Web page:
When the last-minute announcement of a free concert featuring multi-platinum rapper Snoop Dogg happened on Friday, the word spread like wildfire and the event ended up attracting thousands of people to Ontario.
The Argus Observer found out about the event so late, we weren’t even able to preview the event in print. We were able to put the notice out on our app, and our social media sites, Facebook and Twitter. In less than 12 hours, our Facebook post had more than 1,400 shares and other news organizations began spreading the word, too.
The reaction was mixed with the majority of the people expressing their joy over someone so big coming to our neck of the woods. Still though, there were people who speculated that the concert by Snoop Dogg, who has flaunted what some would consider to be a taboo lifestyle through his music, would attract “riff-raff” to town or somehow cause the crime rate to jump.
I’m happy to report that quite the opposite happened — overall, we found out in our follow-up story that concert-goers generally behaved and were, in fact, welcomed by local businesses.
Even though the Ontario Police Department were also unaware of Snoop Dogg’s slated performance until after we posted about it, they did not report any major crimes that occurred at the event.
Hotbox Farms owners were somehow able to secure a performance with possibly the biggest celebrity to ever perform in Malheur County and although it packed the streets and caused some traffic gridlock for the afternoon, it did not cause mayhem.
Rather, people of all ages — I saw people with infants and one man who said he was 75 — came to Ontario to enjoy a free show.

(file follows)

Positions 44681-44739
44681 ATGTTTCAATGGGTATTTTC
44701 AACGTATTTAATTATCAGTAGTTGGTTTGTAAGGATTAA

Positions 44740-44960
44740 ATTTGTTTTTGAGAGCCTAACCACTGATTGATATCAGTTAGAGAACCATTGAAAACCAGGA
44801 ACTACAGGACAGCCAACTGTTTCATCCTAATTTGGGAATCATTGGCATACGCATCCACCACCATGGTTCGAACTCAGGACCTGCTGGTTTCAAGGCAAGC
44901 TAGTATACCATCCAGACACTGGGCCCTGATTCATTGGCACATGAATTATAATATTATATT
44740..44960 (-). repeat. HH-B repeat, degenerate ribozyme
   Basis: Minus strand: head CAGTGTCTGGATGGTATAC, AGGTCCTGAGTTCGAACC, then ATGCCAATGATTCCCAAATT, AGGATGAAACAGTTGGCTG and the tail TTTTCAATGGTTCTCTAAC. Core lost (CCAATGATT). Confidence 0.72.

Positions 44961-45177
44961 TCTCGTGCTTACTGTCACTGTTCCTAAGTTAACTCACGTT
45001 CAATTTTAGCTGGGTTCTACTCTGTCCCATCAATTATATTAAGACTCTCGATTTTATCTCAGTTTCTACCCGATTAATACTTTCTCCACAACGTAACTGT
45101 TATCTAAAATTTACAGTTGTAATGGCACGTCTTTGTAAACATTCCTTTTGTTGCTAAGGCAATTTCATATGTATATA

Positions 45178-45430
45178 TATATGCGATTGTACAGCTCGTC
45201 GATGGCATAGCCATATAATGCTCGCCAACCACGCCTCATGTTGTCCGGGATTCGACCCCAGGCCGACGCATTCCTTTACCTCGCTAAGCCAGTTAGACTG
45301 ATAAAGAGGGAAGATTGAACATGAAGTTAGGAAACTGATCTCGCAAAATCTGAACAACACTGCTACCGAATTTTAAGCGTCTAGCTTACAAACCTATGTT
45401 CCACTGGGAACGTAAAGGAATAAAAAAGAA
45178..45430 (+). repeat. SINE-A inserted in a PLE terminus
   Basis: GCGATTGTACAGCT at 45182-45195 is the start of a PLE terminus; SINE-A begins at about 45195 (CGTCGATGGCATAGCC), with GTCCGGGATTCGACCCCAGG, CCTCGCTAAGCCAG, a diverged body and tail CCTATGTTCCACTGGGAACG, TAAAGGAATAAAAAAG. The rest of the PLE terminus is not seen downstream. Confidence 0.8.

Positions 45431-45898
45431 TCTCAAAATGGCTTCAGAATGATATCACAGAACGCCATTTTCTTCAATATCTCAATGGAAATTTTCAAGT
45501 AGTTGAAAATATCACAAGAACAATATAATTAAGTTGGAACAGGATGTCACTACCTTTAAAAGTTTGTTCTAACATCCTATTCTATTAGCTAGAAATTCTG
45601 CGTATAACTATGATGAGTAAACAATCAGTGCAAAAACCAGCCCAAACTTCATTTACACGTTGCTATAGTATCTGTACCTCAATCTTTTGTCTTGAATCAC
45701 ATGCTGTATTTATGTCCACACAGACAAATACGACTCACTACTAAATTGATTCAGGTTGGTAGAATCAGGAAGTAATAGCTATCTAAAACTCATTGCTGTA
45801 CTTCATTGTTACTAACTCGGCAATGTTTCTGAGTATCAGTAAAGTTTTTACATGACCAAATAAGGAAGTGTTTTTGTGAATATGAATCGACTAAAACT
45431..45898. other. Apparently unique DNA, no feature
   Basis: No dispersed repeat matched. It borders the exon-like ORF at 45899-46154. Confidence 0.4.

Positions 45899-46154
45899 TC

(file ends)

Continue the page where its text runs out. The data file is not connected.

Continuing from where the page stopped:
The event was a boon for our local economy, filling up restaurants, stores, gas stations, coffee shops and hotels.
Of course, more planning could have made the day more successful. If retailers, eateries and places to stay were aware of such an event coming to town with at least a few weeks notice, they could plan accordingly. This would include making sure they are fully stocked and staffed to ensure a great experience for all who attend the event and shop locally while doing so.
More notice could have been given to the city or first responders that such an event would possibly attract thousands so they could have worked in advance to ensure if any disasters did happen, they would be able to be handled with ease.
When it was found out more than a year in advance that a total solar eclipse on Aug. 21, 2017 would put the Western Treasure Valley on the map for the path of totality, possibly attracting tens of thousands of people to town, first responders from across the valley worked for months to ensure the safety of their citizens was not sidestepped. This included hosting public meetings, meetings amongst their agencies and ensuring everything was tested and back-up plans were in place for things such as radio and power outages.
The planning was all for not — a small fraction of the expected travelers did not clog up roads, except for briefly after the eclipse when everyone was headed home. However, from a safety standpoint it was nice to know our first responders worked so diligently to put our safety first.
I’d like to see more heads up in the future for large events like these expected to draw unprecedented crowds, because businesses deserve to have a chance to roll out the red carpet for our visitors in town and make an unforgettable impression.
Still, despite the late notice, many thanks are in order to all who were involved.
Shout-outs go to Steven Meland and Jeremy Breton at Hotbox along with their crew; to the Ontario police and fire departments as well as other emergency responders who did what they could to keep their community safe with little notice; to citizens who stayed after the show to clean up the trash; to people who attended the concert and disproved the “riff-raff” theory; and, last but not least, to Snoop Dogg for taking time out of his insanely busy schedule to put on a free concert in an economically disadvantaged area.